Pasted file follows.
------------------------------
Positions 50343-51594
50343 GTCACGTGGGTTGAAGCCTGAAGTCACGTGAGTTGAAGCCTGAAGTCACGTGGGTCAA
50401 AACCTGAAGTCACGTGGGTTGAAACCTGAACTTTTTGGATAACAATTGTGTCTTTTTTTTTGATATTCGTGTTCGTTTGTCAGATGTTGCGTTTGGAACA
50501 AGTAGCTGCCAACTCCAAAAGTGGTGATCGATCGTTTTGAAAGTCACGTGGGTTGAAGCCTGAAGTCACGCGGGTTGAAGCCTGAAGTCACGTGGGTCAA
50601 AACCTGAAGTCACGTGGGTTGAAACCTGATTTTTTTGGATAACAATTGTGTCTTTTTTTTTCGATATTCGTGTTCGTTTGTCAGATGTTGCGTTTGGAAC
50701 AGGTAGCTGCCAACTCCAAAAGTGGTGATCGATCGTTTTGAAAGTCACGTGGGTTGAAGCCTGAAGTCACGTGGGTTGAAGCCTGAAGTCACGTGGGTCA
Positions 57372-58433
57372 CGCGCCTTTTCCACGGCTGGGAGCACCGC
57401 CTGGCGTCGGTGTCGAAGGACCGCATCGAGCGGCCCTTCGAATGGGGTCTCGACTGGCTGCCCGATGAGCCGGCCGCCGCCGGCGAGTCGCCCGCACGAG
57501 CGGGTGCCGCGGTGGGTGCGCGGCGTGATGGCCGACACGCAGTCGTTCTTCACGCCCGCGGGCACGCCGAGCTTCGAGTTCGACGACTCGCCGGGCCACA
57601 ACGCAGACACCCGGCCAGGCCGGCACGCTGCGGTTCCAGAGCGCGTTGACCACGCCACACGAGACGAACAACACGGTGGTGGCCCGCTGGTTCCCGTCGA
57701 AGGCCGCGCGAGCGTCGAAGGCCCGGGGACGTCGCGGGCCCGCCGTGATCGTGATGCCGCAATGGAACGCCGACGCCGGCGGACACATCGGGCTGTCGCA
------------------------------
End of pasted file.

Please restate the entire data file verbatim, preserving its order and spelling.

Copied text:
Positions 50343-51594
50343 GTCACGTGGGTTGAAGCCTGAAGTCACGTGAGTTGAAGCCTGAAGTCACGTGGGTCAA
50401 AACCTGAAGTCACGTGGGTTGAAACCTGAACTTTTTGGATAACAATTGTGTCTTTTTTTTTGATATTCGTGTTCGTTTGTCAGATGTTGCGTTTGGAACA
50501 AGTAGCTGCCAACTCCAAAAGTGGTGATCGATCGTTTTGAAAGTCACGTGGGTTGAAGCCTGAAGTCACGCGGGTTGAAGCCTGAAGTCACGTGGGTCAA
50601 AACCTGAAGTCACGTGGGTTGAAACCTGATTTTTTTGGATAACAATTGTGTCTTTTTTTTTCGATATTCGTGTTCGTTTGTCAGATGTTGCGTTTGGAAC
50701 AGGTAGCTGCCAACTCCAAAAGTGGTGATCGATCGTTTTGAAAGTCACGTGGGTTGAAGCCTGAAGTCACGTGGGTTGAAGCCTGAAGTCACGTGGGTCA
Positions 57372-58433
57372 CGCGCCTTTTCCACGGCTGGGAGCACCGC
57401 CTGGCGTCGGTGTCGAAGGACCGCATCGAGCGGCCCTTCGAATGGGGTCTCGACTGGCTGCCCGATGAGCCGGCCGCCGCCGGCGAGTCGCCCGCACGAG
57501 CGGGTGCCGCGGTGGGTGCGCGGCGTGATGGCCGACACGCAGTCGTTCTTCACGCCCGCGGGCACGCCGAGCTTCGAGTTCGACGACTCGCCGGGCCACA
57601 ACGCAGACACCCGGCCAGGCCGGCACGCTGCGGTTCCAGAGCGCGTTGACCACGCCACACGAGACGAACAACACGGTGGTGGCCCGCTGGTTCCCGTCGA
57701 AGGCCGCGCGAGCGTCGAAGGCCCGGGGACGTCGCGGGCCCGCCGTGATCGTGATGCCGCAATGGAACGCCGACGCCGGCGGACACATCGGGCTGTCGCA